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On Wednesday 7th December LUCI (Lancaster University Comedy Institute) will present for their first show this year: Little Shop of Sketches. I spoke to director Chloe Humphreys to find out more.
Hi Chloe, can you tell us about the show?
It’s about a girl called Robin who stumbles upon Brahm’s spooky shop while looking for a present for her nan. All the items he sells are possessed by people who used to own them. The narrative is very loose but each sketch is centred around a different item.
There’s weird sketches, there’s traditional sketches. There’s something for everyone. When you’ve got so many different people writing for one show it goes in all different ways. One sketch for instance is called ‘Cool Cop’ which is about the police trying to get down with the kids. There’s a lot of music cues as well that fit in. ‘Everyone Was Kong-Fu Fighting’, ‘Who Let the Dogs Out’, it’s all upbeat.
Little Shop of Horrors isn’t very festive theme is it?
There are a couple of Christmas gags and even a sketch! I think this is for anyone who is bored with premature Christmas celebration. Remember, we’ve been working on this all term. That’s a tremendously long time to be jolly.
As I asked this question “Fairytale of New York” sounded through the speakers behind us. Overwhelmed with winter cheer, Chloe emptily stared into the distance for a moment.
The show isn’t particularly Halloweeny either. It’s a bit surreal I guess but we’re doing our own thing here.
What was the production process like?
It involved a mental breakdown every week on my part! We do a sketch shop every single term and it somehow came down to me to continue the tradition—I have no idea how but I managed to anyway. We’ve been casting since the start of term but the last 7 weeks have been dedicated to writing.
The writing process is different for everyone but I have a list of things on my phone—ideas that I find funny. I then try and make them more and more ridiculous and somehow fit them together. After you keep thinking through these things you lose track of whether they’re are actually funny or not, you have to constantly talk them through with other people.
Which is why you run writing workshops every week?
Absolutely! Comedy is so much easier to write when you’re bouncing material off other people. I paid three pounds to join and said “if you don’t make me funny by the end of the year I want my money back”. I don’t know if it worked. They just put me on the exec so I thought it would be rude to ask for a refund.
Tell us a joke
This interview? I kid, I kid. The show costs £3 and I wouldn’t want to give any material away for free.
What made you join LUCI?
I went through the societies list before joining, I saw comedy and thought eh why not do this? I think that’s the attitude you need, and it’s the attitude from most of our members– it’s such a good environment to start out and develop your skills.
I guess I became interested through studying Linguistics. I was in a lecture on grammar earlier today for example and we learnt that the phrase “there was baby falling” is grammatically correct. I thought to myself “there must be a way to get a laugh out of this”. It’s one of those subjects where people say “so what language are you studying?” and I just say “all of them!”
Current members have done Edinburgh Fringe festival, ex members. People have gone professional—there’s a group called Beach Hunks that was started here and we’ve only been in existence for about 6 years.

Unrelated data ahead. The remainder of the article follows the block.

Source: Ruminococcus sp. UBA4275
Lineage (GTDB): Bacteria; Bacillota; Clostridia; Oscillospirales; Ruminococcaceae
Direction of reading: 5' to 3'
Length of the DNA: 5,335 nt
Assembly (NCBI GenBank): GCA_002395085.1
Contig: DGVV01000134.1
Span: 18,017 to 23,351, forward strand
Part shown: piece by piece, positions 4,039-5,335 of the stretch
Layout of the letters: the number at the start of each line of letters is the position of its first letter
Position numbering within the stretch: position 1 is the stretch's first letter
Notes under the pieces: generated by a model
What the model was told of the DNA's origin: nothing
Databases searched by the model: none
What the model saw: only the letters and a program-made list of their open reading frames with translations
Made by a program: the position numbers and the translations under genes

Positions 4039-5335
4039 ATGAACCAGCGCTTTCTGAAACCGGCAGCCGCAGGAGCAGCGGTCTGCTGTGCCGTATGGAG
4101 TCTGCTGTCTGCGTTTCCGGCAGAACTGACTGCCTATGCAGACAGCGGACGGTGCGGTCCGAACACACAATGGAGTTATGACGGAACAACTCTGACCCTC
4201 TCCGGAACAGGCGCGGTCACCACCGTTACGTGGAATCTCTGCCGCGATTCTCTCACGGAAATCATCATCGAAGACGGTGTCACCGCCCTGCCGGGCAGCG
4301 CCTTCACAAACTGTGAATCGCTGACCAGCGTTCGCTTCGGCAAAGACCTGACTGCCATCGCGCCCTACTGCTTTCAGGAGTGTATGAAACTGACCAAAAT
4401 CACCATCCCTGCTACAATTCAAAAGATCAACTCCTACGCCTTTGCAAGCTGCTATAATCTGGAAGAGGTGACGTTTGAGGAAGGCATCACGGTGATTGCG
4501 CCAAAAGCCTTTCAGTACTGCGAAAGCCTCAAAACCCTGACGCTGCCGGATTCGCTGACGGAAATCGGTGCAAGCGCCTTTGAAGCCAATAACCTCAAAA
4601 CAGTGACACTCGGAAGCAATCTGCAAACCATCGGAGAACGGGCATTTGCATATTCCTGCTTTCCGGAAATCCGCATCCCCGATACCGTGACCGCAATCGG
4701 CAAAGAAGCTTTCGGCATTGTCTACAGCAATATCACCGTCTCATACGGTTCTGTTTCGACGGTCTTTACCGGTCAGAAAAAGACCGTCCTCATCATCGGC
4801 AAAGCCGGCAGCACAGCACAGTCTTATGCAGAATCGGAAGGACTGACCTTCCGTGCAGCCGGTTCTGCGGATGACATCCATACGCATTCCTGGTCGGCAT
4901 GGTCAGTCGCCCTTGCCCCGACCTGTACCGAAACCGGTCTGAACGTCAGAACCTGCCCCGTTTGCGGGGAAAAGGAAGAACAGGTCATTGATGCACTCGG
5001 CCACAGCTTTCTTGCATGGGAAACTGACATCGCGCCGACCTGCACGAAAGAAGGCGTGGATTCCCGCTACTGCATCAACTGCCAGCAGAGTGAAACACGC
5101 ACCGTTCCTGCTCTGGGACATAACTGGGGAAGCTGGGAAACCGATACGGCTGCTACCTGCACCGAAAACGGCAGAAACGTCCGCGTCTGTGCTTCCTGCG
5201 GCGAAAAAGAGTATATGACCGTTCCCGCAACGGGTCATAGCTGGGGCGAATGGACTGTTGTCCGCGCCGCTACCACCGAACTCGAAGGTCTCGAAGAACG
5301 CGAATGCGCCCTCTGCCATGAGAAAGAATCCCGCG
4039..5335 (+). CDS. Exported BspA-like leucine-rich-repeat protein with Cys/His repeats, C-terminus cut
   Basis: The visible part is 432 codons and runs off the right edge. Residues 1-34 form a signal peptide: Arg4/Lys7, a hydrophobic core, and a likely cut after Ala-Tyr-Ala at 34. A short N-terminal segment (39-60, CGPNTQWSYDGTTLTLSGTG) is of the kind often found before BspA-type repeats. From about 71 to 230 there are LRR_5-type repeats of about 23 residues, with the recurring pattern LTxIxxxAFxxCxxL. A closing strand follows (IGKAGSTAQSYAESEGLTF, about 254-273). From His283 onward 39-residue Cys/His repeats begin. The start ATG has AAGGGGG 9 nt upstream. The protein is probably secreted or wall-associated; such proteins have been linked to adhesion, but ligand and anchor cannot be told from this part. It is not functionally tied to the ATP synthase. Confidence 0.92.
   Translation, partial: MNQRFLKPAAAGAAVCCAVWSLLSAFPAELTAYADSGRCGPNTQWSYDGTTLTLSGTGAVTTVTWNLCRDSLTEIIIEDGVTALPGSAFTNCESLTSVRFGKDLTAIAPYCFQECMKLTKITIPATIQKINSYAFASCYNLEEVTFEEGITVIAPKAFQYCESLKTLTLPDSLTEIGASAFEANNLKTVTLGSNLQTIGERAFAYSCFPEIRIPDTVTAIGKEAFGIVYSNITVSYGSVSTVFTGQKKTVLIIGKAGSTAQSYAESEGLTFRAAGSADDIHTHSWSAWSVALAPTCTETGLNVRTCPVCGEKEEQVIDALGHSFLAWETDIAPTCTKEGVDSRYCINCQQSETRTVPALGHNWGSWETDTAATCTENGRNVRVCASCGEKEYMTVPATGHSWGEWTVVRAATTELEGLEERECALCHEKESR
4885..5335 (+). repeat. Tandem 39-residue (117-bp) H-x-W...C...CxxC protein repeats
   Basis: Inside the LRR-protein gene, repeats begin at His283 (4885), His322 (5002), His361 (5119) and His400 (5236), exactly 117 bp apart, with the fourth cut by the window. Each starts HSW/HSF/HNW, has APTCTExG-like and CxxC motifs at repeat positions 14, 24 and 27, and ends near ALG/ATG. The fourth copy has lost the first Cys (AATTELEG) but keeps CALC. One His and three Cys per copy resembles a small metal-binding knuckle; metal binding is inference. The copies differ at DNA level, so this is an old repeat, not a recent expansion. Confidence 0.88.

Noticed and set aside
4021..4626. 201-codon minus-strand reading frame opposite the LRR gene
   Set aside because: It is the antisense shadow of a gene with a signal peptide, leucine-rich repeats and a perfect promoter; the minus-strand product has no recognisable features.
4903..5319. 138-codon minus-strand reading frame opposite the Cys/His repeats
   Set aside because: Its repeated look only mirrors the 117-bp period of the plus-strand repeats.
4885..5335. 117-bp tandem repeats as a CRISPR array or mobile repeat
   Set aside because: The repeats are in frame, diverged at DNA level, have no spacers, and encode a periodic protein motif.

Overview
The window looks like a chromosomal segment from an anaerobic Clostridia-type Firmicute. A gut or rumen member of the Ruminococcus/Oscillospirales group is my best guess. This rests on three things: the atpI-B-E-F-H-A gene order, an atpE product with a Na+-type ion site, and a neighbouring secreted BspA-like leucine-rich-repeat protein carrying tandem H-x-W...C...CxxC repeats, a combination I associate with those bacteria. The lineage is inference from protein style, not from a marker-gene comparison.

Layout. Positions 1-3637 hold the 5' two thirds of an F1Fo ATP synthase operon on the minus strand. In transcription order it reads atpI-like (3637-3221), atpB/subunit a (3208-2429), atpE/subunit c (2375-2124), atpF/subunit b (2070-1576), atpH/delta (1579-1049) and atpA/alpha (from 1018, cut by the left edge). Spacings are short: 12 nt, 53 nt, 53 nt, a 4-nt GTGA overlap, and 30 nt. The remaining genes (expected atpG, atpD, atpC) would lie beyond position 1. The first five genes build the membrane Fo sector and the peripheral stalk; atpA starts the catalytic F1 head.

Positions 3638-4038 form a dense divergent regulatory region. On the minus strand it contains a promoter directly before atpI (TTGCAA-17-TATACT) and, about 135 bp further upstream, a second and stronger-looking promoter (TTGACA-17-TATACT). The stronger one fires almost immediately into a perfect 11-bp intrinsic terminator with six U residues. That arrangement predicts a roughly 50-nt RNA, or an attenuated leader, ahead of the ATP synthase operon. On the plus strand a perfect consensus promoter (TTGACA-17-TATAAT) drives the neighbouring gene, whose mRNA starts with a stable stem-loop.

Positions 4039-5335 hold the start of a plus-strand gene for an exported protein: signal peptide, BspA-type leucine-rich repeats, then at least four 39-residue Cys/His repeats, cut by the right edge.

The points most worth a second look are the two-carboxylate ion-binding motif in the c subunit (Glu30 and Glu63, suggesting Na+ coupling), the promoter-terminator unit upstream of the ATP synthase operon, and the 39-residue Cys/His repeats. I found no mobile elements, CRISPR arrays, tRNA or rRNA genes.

We’re always, always, always taking people on. The only qualification is that you have to be open minded. We do genuinely care about your comedy, if you don’t want to perform we can help you as a writer or you can just sit back and laugh at us attempt to put things together.
Any tips for aspiring comics?
You have to constantly keep going over your material, keep asking “where can I take this next?”. The more you start performing, the more you realise how strange humour and comedy can be. It’s can be an aura, sometimes you don’t have to say anything funny to make people laugh if people know you’re funny. I wouldn’t say you either have it or you don’t; it’s a skill and it’s about observing how daft this whole life business is. Humour itself is strange, just thinking about it and trying to create, it’s completely normal to have an existential crisis. Hopefully that won’t come out in the show.
What’s your role in the society?
I’m the general secretary, I was eager to direct a show last year but didn’t want to do it in first year. The president and a good chunk of the exec are in the cast as well as other members of the society. Everyone is excellent at what they do, maybe except the director.
I’ve been in the society just over a year. We practice something every day of the week—we cover improv, standup and sketch. I’ve done a bit of all three. I’ve learned a lot but I’ve also changed a lot. Being able to laugh at yourself brings out a lot of confidence, it definitely helps your writing skills. It’s a lot of going back, reflecting, judging a room and seeing how your make something funnier next time. That’s a bit harder on radio because we don’t get feedback like that.
The comedy society has two radio shows on Saturday and Sunday at 1pm. The Improv Hour and Talk of the Devil, which is a sort of panel show. Then there’s my show, Jury Duty which is on Wednesdays at eight. Don’t even ask what it’s about. Every week I pick out a selection of theme songs and my guests have to assess whether they’re guilty on not guilty. If you can’t listen live, the episodes from this term should be available as a podcast next weekend from the Facebook page.
LUCI Presents: Little Shop of Sketches is on Wednesday, Week 9, 6.30pm at County Bar. Tickets are £3 on the door / £2 if a LUCI member.